Making A Decision

There is a catch, and to illustrate I'll bring some ATC into this. When you've got two airplanes inbound to one runway, sooner or later you're going to have to make a decision: "THIS guy is number one. And THAT guy is number two." You have to choose, because it's generally a bad idea for planes to share the same physical space. :)

Dragon*Con, unfortunately, forces you to make some pretty crazy decisions. Given that there's about 45 tracks going on simultaneously, it's a given that several things you'll want to see overlap. If you've got a lot of interests, you're going to be disappointed. Unless, of course, you can borrow someone Cloning Ray and make 50 clones of yourself.

I myself could literally spend my entire time at the convention going to events in that one Writer's Track. But... I also like music. And animation. And Firefly. And science. And...crap... there's a writing event, animation event, and Firefly event scheduled at the same time. You end up having to buckle down and force yourself to choose one thing over another.

For example, the things my wife, sister, friends, and I went to included:
  • Firefly panel: Nathan Fillion, Alan Tudyk, Jewel Staite, and Morena Baccarin from Firefly answer questions about their work from the audience. When you have those four in the room together - especially Nathan the prankster - hilarity ensues.
  • Evil Geniuses for a Better Tomorrow: 6th Annual Recruiting Session, Membership Drive and Bake Sale (?!?!): Actual scientists in a number of different fields such as biology and chemistry discuss the most efficient ways to conquer and destroy the Earth. It's all done in good fun, but some of the stuff they talk about will scare the crap out of you. Two words: "Weaponized anthrax". Two more words: "Yummy brownies!" :)
  • Indepedent animators: Up-and-coming animators talk about their films and their techniques.
  • Battlestar Galactica panel: The main cast of BSG - Edward James Olmos, James Callis, Michael Hogan, Tahmoh Penikett, Aaron Douglas, and more - answer questions from audience. An awesome and funny group of people.
  • Disney vs. Pixar: A very "animated" discussion between an animation expert and the audience over why Disney animation continues to suck while Pixar just gets better and better. This actually got quite heated.
  • Crossed Swords: A sword fighting demonstration where a pair of talented fighters dissected movie sword fights and demonstrated how so many of them are inaccurate. They also tore into all the sword
  • Paul and Storm: A musical comedy duo with song subjects including Nun Wrestling, Pirates, and the inventor of the chicken nugget. Absolutely hilarious. They were joined on stage by Dana Snyder - a.k.a. the voice of Master Shake from Aqua Teen Hunger Force. Sheer insanity.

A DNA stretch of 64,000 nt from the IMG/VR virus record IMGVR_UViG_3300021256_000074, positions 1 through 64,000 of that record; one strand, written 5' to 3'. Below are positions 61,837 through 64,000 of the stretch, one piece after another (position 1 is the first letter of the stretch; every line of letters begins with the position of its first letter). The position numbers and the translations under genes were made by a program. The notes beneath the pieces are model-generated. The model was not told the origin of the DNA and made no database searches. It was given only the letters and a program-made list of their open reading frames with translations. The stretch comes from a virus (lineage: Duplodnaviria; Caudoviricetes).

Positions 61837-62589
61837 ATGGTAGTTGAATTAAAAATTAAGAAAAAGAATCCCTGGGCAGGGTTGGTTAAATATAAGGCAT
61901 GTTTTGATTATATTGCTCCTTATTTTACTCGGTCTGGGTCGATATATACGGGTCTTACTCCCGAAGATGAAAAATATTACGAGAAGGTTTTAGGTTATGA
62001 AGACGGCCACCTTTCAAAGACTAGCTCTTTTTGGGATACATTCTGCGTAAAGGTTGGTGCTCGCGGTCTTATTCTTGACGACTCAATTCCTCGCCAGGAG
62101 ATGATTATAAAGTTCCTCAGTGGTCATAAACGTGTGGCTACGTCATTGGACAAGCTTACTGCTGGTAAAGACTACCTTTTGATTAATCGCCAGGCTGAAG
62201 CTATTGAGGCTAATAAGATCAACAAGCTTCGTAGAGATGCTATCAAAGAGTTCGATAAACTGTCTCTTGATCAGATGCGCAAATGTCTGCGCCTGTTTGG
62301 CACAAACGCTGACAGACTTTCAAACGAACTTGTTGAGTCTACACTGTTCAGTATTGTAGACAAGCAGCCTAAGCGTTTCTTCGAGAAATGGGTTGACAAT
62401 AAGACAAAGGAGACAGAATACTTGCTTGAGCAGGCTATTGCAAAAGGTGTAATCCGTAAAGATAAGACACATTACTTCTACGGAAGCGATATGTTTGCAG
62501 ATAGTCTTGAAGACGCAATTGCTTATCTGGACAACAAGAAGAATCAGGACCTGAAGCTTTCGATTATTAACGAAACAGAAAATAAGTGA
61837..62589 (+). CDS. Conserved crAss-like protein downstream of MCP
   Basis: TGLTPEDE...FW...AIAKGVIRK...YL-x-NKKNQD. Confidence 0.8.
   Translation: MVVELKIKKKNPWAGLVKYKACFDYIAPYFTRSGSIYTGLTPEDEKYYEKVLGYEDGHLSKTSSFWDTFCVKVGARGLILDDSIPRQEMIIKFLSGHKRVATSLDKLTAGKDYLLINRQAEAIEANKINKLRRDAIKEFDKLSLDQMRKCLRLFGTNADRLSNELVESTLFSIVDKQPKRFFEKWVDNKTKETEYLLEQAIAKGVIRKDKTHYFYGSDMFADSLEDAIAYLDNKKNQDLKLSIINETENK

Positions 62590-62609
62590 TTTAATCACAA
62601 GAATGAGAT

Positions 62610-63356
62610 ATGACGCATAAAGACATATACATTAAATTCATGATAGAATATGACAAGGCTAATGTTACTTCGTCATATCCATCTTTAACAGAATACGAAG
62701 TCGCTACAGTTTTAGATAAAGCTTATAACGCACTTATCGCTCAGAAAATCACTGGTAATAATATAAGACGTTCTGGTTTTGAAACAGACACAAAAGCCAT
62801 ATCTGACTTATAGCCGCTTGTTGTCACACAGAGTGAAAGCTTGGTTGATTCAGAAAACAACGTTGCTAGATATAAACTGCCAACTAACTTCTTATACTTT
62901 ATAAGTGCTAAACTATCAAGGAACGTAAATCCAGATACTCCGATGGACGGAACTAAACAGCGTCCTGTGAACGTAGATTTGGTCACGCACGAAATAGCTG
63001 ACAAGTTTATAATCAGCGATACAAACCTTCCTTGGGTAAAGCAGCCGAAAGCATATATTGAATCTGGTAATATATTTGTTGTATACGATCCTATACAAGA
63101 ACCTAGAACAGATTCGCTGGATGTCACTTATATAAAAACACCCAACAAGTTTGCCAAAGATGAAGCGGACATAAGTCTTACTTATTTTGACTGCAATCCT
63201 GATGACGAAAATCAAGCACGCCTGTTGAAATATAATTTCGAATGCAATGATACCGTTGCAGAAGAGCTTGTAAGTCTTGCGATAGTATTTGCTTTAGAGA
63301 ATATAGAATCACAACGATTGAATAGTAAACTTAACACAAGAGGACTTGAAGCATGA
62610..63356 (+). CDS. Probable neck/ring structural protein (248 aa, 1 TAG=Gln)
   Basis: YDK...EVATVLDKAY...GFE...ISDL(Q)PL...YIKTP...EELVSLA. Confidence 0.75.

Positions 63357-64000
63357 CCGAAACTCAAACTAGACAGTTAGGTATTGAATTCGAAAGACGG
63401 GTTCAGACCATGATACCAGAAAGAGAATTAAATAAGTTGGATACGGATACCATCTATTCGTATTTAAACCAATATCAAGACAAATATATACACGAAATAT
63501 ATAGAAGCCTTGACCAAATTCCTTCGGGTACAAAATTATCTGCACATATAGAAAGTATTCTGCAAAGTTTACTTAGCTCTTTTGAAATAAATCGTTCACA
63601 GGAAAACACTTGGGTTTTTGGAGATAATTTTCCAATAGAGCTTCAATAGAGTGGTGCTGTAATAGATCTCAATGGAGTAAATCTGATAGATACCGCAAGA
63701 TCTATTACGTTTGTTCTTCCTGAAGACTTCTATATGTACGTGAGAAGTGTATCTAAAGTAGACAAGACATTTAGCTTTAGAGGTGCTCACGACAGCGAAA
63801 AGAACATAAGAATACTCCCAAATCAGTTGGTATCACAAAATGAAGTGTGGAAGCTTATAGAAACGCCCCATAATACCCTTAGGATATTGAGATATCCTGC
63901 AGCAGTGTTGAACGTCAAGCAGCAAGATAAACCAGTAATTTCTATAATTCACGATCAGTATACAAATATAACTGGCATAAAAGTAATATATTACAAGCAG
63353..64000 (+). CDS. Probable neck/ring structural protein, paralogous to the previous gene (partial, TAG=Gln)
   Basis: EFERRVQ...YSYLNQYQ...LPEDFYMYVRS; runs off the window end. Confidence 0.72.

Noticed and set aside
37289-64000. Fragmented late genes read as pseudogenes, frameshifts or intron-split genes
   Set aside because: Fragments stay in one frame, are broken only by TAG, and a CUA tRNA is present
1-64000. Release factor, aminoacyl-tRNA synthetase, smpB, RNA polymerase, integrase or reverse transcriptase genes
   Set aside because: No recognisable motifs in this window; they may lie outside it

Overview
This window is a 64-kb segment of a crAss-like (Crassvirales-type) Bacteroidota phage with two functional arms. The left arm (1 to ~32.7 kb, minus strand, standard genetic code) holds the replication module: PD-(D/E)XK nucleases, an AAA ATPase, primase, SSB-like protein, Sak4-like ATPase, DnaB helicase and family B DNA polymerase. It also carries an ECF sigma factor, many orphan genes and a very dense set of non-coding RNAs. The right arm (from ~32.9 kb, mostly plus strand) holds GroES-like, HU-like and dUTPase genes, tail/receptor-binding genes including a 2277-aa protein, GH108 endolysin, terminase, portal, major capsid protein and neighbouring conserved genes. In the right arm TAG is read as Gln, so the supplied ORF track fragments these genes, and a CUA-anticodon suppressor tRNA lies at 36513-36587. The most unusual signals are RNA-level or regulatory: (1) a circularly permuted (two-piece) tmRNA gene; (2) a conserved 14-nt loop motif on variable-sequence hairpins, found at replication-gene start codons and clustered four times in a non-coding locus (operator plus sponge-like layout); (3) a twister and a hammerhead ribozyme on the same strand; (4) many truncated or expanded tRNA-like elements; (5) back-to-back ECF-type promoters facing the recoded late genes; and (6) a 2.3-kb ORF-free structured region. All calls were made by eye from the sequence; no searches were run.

• Emerging Infectious Horrors: My friend the micro-biologist went to this one as well. Biologists talk about all of the new diseases and organisms that can kill you, maim you, or otherwise ruin your day. Pretty scary stuff.
  • Mean Streets: Urban Fantasy: My sister's big into urban fantasy, so she attended this panel where some of her favorite authors talked about how they create living, breathing worlds in their work.
  • Live Music: Interesting music abounded, all of it themed around sci-fi, gothic, and fantasy themes. My favorites were Abney Park (steampunk) and the Rum Runners (pirate music).
  • Short Films: I sat through a couple of the short film segments they were presenting. Some excellent work out there by independent filmmakers. Each one or two hour segment contained films in a certain genre - action, superhero, horror, etc.
  • Star Wars Panel: We went in here literally to kill some time while we were waiting for the Firefly event. Guests included David Prowse (Darth Vader), Peter Mayhew (Chewie), Jeremy Bulloch (Boba Fett in the original movies), Daniel Logan (Boba Fett in the prequel trilogy), Jake Lloyd (Young Anakin in Phantom Menace), and a sound designer. The room was like 1/5 full. It was kind of sad actually. While I don't have the interest I once did in Star Wars, in the end I found them all pretty charming.
It's a lot of fun. You just need to keep an open mind due to the nature of the event - you will see all kinds of crazy, "out there" people in all sorts of costumes playing the part of their character. It's just awesome to stand in a public area and people watch. You never know who's going to walk by, whether Link, Master Chief, Hellboy, or the Predator.

My next post's going to be photos from the events. You'll see what I'm talking about.

3 comments:

Anonymous said...

Thanks for the info. You say it's every Labor Day Weekend and always in Atlanta?

Wicked Penguin said...

Yeap - every year in Atlanta over Labor Day weekend.

It's absolutely huge. They take over four enormous hotels in the downtown area - the Hyatt, Marriott, Hilton, and Sheraton. All of them are located right next to each other, so you just walk back and forth between them.

Anonymous said...

Thanks. I may try to make it next year. As an ATCer from a Z in Tx, I find your tales from Fl very interesting. Keep up the good work.